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I'm complete newbie for .Net development so I apologize for such silly question before hand.

I'm trying to understand & learn .Net Development so I'm looking at this project which has text boxes in .ascx file and I believe the code behind of it is supposed to save the data entered in those text boxes to a database. But I'm not understanding how & where is that data getting stored or going. Basically the code behind file looks something like this,

public partial class registration : System.Web.UI.UserControl
    {
        protected global::System.Web.UI.WebControls.Label lblDisclosure;

        private ResourceManager rm = null;

        protected void Page_Load(object sender, EventArgs e)
        {
           lblFirstName.Text = rm.GetString("FirstName");
        }                            
    }

Can someone please help me with this? Or give me some resources to read on.

share|improve this question

closed as not a real question by Tim B James, DarkAjax, AbZy, Benjamin Gruenbaum, p.s.w.g Mar 15 '13 at 2:05

It's difficult to tell what is being asked here. This question is ambiguous, vague, incomplete, overly broad, or rhetorical and cannot be reasonably answered in its current form. For help clarifying this question so that it can be reopened, visit the help center.If this question can be reworded to fit the rules in the help center, please edit the question.

    
The value of rm.GetString("FirstName") will be displayed in a label (I'm guessing it's a label) in the ascx control. The ID of the label is lblFirstName. Do you see such a label on the ascx page? – Melanie Mar 14 '13 at 21:25
1  
The code you posted does not show any interaction with any database. – Dai Mar 14 '13 at 21:30

Generally connection settings to the database can be found in Web.config.

In an ASP.Net WebForms project like this, the code that captures the saved data is probably in the .aspx.cs codebehind of the page this .ascx happens to be used in. What this code looks like varies widely depending on how they're talking to the database - they might be using plain SQL, LINQ to SQL, Entity Framework, NHibernate, something of their own creation, who knows - but I bet it starts in the codebehind either way.

Usually data like this is just posted back in a plain form submit, so it's common to see something like

if (IsPostBack....

in the codebehind.

share|improve this answer
    
Thanks Chris. For some weird reason I can't find the .aspx page at all. By the way, this application is deployed in Sharepoint. Yes, I found the data connection string in the web.config file but I'm not understanding how they are actually writing it into the database – user1345260 Mar 14 '13 at 21:38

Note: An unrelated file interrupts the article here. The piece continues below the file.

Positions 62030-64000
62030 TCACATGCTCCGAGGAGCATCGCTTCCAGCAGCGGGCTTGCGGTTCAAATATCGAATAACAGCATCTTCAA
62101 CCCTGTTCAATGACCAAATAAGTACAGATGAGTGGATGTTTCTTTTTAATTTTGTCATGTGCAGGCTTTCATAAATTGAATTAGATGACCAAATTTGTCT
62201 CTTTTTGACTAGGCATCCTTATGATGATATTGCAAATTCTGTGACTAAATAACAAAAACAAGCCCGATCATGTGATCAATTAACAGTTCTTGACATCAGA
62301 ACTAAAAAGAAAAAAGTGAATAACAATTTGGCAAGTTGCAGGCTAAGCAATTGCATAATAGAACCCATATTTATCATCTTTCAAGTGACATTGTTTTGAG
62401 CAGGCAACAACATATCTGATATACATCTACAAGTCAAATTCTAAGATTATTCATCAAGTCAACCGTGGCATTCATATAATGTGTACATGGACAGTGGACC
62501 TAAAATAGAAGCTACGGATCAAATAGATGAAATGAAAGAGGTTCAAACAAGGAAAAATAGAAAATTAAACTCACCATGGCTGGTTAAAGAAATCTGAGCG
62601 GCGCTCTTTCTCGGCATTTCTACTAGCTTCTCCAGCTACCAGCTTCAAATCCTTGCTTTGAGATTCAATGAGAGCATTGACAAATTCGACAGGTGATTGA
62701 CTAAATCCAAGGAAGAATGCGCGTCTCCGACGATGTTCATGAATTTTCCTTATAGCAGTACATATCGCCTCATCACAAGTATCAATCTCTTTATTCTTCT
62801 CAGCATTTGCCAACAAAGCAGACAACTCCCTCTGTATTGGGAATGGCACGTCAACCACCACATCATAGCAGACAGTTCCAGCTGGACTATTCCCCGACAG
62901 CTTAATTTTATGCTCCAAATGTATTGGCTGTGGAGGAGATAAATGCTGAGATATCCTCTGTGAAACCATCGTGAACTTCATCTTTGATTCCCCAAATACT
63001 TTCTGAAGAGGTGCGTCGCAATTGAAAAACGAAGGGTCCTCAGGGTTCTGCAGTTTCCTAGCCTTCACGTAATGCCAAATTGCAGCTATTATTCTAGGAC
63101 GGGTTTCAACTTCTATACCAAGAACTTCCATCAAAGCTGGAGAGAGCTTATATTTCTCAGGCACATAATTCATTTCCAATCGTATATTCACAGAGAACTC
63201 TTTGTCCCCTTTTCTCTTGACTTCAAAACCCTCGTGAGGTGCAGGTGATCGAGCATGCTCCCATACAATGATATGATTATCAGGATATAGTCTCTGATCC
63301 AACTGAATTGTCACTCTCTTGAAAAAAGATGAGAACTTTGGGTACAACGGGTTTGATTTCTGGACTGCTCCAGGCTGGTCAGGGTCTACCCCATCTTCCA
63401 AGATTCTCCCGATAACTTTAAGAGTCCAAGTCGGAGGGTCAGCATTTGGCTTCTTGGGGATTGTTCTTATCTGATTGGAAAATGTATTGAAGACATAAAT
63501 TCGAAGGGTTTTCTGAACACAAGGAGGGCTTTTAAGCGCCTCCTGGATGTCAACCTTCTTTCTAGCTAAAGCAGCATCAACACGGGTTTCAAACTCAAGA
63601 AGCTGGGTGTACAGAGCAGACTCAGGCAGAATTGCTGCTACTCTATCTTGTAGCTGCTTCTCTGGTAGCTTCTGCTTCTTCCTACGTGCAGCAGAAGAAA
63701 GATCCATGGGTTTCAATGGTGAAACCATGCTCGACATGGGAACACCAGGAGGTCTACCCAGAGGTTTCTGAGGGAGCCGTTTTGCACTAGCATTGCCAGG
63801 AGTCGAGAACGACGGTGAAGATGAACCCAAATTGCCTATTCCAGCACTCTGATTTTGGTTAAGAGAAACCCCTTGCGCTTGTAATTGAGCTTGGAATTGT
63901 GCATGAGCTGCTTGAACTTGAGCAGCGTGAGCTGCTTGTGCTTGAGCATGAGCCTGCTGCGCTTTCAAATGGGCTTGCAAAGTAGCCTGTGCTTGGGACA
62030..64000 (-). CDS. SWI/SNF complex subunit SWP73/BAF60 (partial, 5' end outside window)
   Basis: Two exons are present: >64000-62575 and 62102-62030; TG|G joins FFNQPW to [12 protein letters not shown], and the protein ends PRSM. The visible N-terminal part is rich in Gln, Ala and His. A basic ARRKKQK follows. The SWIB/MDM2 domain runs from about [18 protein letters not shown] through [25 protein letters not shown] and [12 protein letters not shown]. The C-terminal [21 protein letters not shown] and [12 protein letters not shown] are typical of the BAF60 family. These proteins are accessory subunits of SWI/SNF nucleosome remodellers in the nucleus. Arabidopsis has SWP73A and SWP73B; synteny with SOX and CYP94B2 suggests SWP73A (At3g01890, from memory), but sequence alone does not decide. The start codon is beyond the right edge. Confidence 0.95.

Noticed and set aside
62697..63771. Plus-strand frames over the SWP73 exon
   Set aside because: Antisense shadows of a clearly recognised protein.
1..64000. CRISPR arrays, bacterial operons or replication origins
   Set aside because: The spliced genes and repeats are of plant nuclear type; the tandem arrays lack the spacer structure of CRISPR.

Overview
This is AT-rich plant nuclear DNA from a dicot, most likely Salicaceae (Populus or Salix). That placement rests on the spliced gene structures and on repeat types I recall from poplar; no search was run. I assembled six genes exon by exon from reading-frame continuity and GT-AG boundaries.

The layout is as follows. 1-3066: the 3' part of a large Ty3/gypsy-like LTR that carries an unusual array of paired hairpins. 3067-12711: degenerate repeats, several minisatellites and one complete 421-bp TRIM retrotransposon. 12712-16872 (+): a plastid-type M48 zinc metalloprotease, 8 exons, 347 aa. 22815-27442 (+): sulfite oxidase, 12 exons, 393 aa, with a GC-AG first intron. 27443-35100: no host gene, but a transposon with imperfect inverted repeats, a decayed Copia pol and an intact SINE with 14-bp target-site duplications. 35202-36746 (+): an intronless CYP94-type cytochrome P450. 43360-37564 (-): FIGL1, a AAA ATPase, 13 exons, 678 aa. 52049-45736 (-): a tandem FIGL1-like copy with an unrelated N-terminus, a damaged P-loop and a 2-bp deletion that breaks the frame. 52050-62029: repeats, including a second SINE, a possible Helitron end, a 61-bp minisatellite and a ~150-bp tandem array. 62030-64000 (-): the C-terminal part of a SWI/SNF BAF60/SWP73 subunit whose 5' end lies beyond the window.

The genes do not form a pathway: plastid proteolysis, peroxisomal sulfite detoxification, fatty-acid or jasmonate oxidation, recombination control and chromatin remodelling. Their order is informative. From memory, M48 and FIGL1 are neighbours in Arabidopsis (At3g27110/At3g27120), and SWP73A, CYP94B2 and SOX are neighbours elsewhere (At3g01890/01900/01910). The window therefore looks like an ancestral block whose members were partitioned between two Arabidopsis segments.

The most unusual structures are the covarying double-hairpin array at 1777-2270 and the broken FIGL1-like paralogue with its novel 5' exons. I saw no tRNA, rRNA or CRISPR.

So are you developing a WebPart? – neontapir Mar 14 '13 at 21:41
    
I'm sorry for the confusion, I'm not developing. I'm just trying to understand the application – user1345260 Mar 14 '13 at 21:42
    
Unfortunately the number of ways to redirect the URL in ASP.Net are pretty numerous - you could just do a Find Files on the whole Project looking for the .ascx name. – Chris Moschini Mar 14 '13 at 21:55

This tutorial gives an example of what you're trying to accomplish: Working with Databases in ASP.NET 2.0 and Visual Studio 2005

Although it's old, it talks about how to set up a database connection through a SqlDataSource, as well as how to bind it to SELECT, UPDATE, and DELETE statements. Then, it describes how to get data from the page into the database through control binding.

That having been said, I would recommend learning ASP.NET MVC instead. You will gain the same capability to leverage the .NET framework without having to learn the ASP.NET page lifecycle, which is not trivial.

share|improve this answer
    
Thanks Neo. With my limited knowledge, I feel the data being typed into the text boxes is written to a hash table and then picked up by a web service. So I was wondering if there is a way to identify which service is being used by looking at the code behind – user1345260 Mar 14 '13 at 21:41
    
Not from what you've shared thus far. I tagged this question with "sharepoint" from your other comment, which should get you some specific help. The article I quoted won't be of use here. – neontapir Mar 14 '13 at 21:43

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